January 19, 2020
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Maine needs immigrants to avert an economic crisis

Jose Luis Magana | AP
Jose Luis Magana | AP
In this Jan. 21, 2018, file photo, demonstrators rally in support of Deferred Action for Childhood Arrivals (DACA) outside the Capitol Washington. An effort to protect young Dreamer immigrants from deportation never really had much chance of squeezing into the last bill Congress had to pass last year.

Today, the words “immigration” and “crisis” are rarely in the same sentence without accompanying divisive rhetoric from either side of the political aisle.

However, one immigration issue should not be controversial. The end of the Deferred Action for Childhood Arrivals program, or DACA, would be disastrous for Maine and the nation. The Trump administration rescinded the program in 2017 — a decision since blocked by federal courts. The Supreme Court will rule on the rescission’s legality within months.

This issue should not be decided by the courts. Congress — and the Senate in particular — must act to make sure that more than 700,000 “Dreamers” with DACA status are able to stay in the U.S. permanently. If they are not, they, and the nation’s and Maine’s communities, businesses and economy, will be unnecessarily and avoidably harmed.

Maine’s unemployment rate is incredibly low — lower than the national average. “Help Wanted” ads proliferate statewide. Twelve of Maine’s counties have unemployment rates below 3 percent, with the rest at or below 3.5 percent. While that may sound like a good thing, experts say it is unsustainable. There simply are not enough workers in Maine — or nationally — to fill open jobs.

Adding to that is the fact that Maine’s workers are rapidly aging and retiring. As a whole, Maine’s workforce is considered “super-aged,” and we are not producing enough replacement workers. For years, Maine has had more deaths than births. Nationally, birth rates are at their lowest since 1972, and have been below replacement levels since 1971. The shrinking labor supply is hampering Maine businesses’ growth, and in some cases, causing contraction.

Businesses are already raising wages and offering starting bonuses and more robust benefits to attract employees. But these incentives do not work when there simply are not enough people to fill all the available jobs. Workers who move to better-compensated jobs just leave behind another open job to fill.

So, consider what would happen to Maine’s and the nation’s economies if the young men and women with DACA lose their ability to live and work here legally.

Every year, DACA recipients contribute nearly $4 million to Maine’s GDP, and more than $460 billion to the nation’s. Without permission to work and live in the United States, that money will disappear from our economy. So will the tax dollars that Dreamers contribute to all levels of government, helping fund Maine’s essential programs and services.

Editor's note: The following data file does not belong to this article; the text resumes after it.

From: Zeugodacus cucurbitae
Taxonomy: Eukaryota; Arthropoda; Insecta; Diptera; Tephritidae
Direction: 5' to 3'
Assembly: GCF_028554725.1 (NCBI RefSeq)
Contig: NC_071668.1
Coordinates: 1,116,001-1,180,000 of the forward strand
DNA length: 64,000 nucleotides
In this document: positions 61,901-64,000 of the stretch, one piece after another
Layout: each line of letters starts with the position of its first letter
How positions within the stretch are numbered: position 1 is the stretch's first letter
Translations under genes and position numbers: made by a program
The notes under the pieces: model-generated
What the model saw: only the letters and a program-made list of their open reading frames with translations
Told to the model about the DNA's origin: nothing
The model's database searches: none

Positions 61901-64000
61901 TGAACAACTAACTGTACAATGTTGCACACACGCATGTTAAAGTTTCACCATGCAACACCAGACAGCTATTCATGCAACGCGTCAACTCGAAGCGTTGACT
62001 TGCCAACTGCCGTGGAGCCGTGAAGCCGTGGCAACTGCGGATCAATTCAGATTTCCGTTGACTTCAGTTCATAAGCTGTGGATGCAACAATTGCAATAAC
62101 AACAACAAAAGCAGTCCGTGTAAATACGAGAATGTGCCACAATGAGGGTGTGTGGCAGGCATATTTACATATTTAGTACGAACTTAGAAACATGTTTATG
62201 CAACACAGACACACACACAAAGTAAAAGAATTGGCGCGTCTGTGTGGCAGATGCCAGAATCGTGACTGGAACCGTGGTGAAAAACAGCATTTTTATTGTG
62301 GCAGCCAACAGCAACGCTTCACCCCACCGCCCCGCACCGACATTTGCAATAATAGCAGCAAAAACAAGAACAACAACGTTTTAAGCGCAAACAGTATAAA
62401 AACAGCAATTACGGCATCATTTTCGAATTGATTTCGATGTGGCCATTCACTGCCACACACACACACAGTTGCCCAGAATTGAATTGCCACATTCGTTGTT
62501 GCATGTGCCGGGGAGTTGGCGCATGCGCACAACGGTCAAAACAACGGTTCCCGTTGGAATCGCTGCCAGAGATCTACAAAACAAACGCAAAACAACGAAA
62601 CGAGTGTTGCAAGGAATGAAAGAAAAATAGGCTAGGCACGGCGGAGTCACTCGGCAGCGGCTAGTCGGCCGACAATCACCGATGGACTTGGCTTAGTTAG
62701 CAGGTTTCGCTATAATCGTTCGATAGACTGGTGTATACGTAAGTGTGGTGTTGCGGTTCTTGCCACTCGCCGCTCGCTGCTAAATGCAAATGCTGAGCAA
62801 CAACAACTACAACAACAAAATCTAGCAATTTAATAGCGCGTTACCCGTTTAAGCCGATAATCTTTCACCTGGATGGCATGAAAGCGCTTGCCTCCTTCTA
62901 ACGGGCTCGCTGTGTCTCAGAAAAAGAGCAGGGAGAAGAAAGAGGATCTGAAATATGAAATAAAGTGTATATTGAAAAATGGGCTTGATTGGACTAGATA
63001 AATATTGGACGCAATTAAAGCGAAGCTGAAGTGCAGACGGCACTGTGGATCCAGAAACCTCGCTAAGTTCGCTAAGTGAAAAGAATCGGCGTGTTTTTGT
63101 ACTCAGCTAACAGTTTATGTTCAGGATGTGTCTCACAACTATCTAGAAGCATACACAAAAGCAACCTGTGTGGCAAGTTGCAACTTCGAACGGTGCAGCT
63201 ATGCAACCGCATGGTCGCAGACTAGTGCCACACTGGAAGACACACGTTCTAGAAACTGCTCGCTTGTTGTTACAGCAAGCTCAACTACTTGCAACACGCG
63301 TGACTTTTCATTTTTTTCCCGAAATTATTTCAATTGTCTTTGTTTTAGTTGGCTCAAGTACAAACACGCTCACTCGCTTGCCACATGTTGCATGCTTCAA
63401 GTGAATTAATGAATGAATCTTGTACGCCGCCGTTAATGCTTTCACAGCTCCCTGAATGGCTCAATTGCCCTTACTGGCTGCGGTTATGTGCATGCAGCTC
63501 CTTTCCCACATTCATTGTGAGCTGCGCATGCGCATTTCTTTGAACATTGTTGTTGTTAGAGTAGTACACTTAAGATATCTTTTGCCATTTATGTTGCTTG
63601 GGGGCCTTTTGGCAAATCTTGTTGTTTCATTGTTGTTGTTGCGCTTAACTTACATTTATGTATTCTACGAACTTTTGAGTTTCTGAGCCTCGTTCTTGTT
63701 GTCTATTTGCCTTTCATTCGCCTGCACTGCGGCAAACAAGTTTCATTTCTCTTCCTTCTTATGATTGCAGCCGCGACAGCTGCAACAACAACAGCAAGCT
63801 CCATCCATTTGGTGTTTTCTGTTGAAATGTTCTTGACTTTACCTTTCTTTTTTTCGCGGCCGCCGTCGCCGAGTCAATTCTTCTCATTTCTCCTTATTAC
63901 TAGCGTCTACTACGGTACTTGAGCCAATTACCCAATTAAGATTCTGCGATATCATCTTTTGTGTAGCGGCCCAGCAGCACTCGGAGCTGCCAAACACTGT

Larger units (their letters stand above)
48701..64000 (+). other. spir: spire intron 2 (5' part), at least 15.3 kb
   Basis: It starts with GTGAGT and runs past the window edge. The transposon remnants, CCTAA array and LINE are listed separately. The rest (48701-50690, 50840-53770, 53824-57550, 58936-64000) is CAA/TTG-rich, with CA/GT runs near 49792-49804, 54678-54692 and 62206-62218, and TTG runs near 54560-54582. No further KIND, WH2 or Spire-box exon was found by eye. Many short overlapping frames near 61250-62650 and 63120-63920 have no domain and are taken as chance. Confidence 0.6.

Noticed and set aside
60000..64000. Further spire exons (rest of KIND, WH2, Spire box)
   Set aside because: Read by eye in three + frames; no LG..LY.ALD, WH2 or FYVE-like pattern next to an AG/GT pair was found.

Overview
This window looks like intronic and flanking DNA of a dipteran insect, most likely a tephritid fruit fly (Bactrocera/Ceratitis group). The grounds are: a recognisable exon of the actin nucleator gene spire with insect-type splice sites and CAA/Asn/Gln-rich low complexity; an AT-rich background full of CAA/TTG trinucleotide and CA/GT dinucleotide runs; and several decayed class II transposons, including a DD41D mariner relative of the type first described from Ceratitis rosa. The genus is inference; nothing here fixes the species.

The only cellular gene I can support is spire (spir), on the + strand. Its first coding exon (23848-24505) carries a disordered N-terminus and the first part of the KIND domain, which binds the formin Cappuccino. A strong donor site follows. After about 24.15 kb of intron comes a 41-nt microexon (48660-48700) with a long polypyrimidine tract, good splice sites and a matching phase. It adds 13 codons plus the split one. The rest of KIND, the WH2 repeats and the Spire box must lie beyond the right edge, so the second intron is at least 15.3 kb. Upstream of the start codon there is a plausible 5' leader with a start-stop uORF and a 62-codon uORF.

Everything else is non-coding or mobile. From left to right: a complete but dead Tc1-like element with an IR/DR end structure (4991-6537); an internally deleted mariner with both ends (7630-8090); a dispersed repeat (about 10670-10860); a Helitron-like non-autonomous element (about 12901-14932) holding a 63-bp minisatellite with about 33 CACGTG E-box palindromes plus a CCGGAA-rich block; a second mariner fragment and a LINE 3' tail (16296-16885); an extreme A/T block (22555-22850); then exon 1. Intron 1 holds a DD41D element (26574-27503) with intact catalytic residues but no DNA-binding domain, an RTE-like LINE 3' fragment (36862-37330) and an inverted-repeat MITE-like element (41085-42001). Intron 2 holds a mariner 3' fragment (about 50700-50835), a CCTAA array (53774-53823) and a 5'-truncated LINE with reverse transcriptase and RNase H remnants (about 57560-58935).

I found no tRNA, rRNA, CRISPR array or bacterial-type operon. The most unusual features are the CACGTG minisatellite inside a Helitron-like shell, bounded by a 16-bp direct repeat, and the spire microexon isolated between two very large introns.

On a more immediate level, Maine’s businesses would lose workers they struggled to hire in the first place. Without enough employees, businesses could put plans to grow on hold. Others may even be forced to close. Small, local companies would likely bear the brunt of that pain.

Finally, our communities will lose valued citizens — familiar faces who have grown up in Maine and for whom the U.S. is truly “home.” People who are our neighbors, co-workers, who are active in every sector of Maine’s economy, from agriculture, to hospitality, manufacturing, education, health care, research, who are business owners and employers, and who are community volunteers.

These are the very real consequences Maine faces if DACA were to end. But Congress can prevent this crisis from happening.

In June, the House of Representatives passed the American Dream and Promise Act with bipartisan support. This bill would give DACA recipients, as well as those with temporary protected status and deferred enforced departure, most of whom have lived and worked in the U.S. legally for decades, a defined pathway to earn citizenship.

The Senate, however, has yet to act on this legislation. With the clock ticking down toward the Supreme Court’s DACA ruling, the Senate cannot afford to wait any longer.

In 2018, Sens. Susan Collins and Angus King took the lead to find a permanent path forward for DACA recipients after the administration announced the program’s rescission. They understood that this was the right thing to do, not only from a humane perspective, but also from an economic one.

Mainers are counting on Collins and King to help us avert a humanitarian and economic catastrophe by once again leading to urge the Senate to provide a path to permanence for Dreamers, by passing legislation such as the American Dream and Promise Act.

Beth Stickney is the executive director of the Maine Business Immigration Coalition.



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